The 1973-1975 energy crisis and it's impact on transport

The energy crisis of the 1970s began with the Yom Kippur war between Israel and a number of states in the Middle East, which erupted on 6 October 1973. The Arab members of the Organisation of Oil Exporting Countries (OPEC) implemented an oil embargo on 17 October 1973. The embargo was accompanied by significant increases in the price of oil. These developments were serious for all the major Western countries. They had particular impact in the UK where they were accompanied by a major industrial dispute in the mining industry. The measures imposed under this state of emergency includeda three day working week in industry and restrictions on the use of electricity. From both the overall historical perspective and the behaviour of car ownership and road traffic levels there are some interesting comparisons between the period from 1973 to 1975 and the events of 2008 to 2009. GDP fell in both 1974 and 1975, by about 1% in each year. This is less severe than the current recession but it was as prolonged. The fuel supply situation was not just one in which prices increased but a situation where reductions in use were sought regardless of price. There are number of areas in which the events of 1973 - 75 continue to resonate with more recent developments. These include: (a) The motorist was a focus of particular attention in efforts to reduce fuel consumption. (b) There were few major differences between the two main political parties in their views and policies on the transport sector. (c) The events of the period had major practical impacts on transport policies and investments. (d) The differences of viewon the potential impact of the crisis were wide. (e) Taxation policy was used as a component of demand management. Petrol ration books were distributed to all motorists with effect from 29 November 1973 but were not actually used. Speed limits were also a continuing focus of attention. While there was little difference between the views of the political parties, there was a substantial change in policy over the period. In the light of the planned traffic transfers to rail, and despite admissions that the impact on road transport would probably be small, successive governments made significant cuts in the roads budget. With the benefit of hindsight it is clear that the energy crisis of 1973 - 75 had little impact on long term trends in car ownership and traffic levels. There was little change in use of public transport. The main impact was on leisure travel rather than travelto work or in the course of work. There are a number of ways in which theevents of 35 years ago resonate today. The motorist is again the focus ofparticular attention as an energy user, to an extent that appears excessive in the light of the relative importance of motoring in total energy usage. It is suggested that the motorist may have to adapt to electric or hydrogen cars over the next 35 years but that the demand for personal, adaptable transport is certain to continue. The outlook for public expenditure is at least as difficult today as it was in 1973 and the risk that the roads program will suffer significant cuts is clear. The implications of current motoring tax policies are discussed. For the full text of this publication see:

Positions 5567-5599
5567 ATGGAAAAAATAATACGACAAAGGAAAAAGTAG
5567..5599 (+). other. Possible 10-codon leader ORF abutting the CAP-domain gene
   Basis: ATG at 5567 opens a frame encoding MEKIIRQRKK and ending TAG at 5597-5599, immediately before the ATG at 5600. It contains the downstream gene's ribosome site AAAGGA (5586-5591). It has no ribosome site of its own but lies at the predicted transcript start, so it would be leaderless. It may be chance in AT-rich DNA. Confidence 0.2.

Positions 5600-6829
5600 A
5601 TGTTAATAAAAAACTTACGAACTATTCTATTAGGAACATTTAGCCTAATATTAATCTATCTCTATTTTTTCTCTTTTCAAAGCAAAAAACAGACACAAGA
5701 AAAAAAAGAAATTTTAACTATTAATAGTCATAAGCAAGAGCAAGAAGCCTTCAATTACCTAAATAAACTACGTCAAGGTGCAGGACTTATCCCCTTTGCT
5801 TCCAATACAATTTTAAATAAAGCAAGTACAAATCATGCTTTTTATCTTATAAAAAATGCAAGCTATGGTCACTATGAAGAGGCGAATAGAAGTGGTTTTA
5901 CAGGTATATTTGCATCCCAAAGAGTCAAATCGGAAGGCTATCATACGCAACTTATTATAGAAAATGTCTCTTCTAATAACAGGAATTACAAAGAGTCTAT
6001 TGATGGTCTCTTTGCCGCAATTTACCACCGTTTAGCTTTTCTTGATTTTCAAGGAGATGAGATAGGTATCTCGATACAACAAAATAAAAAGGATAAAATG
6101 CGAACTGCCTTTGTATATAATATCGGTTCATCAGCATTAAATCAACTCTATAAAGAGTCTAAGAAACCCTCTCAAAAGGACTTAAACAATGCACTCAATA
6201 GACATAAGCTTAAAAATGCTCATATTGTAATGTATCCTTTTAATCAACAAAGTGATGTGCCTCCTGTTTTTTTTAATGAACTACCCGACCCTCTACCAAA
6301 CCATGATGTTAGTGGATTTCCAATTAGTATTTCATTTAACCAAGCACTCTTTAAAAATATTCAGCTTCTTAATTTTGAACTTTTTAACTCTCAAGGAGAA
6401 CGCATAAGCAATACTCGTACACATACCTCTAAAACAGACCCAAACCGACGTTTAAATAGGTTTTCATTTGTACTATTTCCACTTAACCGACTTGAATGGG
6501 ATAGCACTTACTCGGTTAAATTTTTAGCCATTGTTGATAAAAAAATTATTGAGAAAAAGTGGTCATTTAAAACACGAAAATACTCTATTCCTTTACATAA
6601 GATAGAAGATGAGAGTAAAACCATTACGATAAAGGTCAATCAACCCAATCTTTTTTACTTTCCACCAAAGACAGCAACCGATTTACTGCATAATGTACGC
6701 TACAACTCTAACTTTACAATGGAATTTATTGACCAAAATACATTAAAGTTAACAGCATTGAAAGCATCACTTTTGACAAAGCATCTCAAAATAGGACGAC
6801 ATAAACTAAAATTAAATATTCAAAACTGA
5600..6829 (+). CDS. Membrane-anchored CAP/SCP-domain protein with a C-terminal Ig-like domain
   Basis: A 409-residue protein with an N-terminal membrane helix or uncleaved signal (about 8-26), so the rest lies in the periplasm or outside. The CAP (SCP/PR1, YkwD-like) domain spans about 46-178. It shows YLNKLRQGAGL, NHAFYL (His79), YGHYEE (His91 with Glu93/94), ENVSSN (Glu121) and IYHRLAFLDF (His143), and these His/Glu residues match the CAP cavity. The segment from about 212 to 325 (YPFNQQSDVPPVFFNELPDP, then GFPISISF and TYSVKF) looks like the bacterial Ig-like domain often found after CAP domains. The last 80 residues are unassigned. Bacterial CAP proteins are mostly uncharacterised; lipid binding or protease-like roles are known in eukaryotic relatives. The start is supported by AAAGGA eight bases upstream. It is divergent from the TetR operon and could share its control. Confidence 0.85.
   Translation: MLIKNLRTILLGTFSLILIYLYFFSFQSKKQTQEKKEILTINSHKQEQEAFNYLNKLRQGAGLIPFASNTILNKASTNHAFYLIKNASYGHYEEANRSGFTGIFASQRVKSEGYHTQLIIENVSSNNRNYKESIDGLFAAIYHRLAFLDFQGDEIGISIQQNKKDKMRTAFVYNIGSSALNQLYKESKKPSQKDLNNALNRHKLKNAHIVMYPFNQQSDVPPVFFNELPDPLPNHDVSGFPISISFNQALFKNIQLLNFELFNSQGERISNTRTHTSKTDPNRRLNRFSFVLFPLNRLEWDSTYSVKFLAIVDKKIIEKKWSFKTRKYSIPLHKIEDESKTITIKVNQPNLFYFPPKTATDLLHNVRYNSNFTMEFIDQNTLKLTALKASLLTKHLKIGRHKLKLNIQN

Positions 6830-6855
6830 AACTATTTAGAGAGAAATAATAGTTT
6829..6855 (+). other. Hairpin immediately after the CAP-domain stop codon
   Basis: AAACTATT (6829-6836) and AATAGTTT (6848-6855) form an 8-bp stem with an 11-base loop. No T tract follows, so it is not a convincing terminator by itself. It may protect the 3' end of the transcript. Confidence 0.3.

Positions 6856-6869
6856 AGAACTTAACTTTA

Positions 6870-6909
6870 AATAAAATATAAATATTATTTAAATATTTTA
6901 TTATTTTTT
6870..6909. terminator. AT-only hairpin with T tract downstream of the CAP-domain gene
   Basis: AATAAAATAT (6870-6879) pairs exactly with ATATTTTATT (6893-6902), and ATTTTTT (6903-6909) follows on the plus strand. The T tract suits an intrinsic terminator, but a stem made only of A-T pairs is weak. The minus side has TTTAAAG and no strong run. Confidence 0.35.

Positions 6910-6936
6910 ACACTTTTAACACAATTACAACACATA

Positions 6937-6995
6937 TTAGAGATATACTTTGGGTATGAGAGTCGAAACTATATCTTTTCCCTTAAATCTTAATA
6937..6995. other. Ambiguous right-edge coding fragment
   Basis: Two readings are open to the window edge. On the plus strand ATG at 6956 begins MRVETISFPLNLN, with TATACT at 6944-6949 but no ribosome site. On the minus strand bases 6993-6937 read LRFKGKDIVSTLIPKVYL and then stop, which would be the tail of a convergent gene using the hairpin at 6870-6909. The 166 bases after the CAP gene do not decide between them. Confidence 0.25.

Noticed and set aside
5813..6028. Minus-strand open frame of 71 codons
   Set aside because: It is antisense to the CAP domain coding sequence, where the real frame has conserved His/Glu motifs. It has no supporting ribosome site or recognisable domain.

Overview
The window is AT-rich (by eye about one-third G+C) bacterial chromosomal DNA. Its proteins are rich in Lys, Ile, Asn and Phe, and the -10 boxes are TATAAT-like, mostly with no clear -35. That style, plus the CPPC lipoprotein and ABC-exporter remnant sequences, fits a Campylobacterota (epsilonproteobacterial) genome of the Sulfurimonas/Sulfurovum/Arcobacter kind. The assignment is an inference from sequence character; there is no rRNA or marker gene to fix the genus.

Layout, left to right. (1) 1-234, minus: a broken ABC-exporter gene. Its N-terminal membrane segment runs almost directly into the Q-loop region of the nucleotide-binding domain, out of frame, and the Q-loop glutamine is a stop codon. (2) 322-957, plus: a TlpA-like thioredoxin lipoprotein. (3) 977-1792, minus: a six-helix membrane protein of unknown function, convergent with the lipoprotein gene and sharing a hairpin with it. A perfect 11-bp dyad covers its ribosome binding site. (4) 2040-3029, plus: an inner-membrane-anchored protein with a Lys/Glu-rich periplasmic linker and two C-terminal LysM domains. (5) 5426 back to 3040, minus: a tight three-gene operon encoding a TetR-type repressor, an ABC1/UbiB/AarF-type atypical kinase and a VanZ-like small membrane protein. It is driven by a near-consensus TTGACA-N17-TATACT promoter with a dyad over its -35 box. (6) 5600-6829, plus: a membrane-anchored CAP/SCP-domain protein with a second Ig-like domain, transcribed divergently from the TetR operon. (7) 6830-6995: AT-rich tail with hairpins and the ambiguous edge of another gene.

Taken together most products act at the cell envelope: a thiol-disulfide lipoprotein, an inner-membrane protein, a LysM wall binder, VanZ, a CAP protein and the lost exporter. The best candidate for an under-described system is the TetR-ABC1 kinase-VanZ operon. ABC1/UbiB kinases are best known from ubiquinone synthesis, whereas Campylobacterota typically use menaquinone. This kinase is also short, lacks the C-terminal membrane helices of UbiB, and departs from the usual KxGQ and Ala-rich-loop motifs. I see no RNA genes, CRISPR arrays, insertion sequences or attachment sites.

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Media Info

  • Pagination: 15p
  • Serial:
    • Issue Number: 09/107

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Filing Info

  • Accession Number: 01148972
  • Record Type: Publication
  • Source Agency: Transport Research Laboratory
  • Files: ITRD
  • Created Date: Jan 25 2010 9:09AM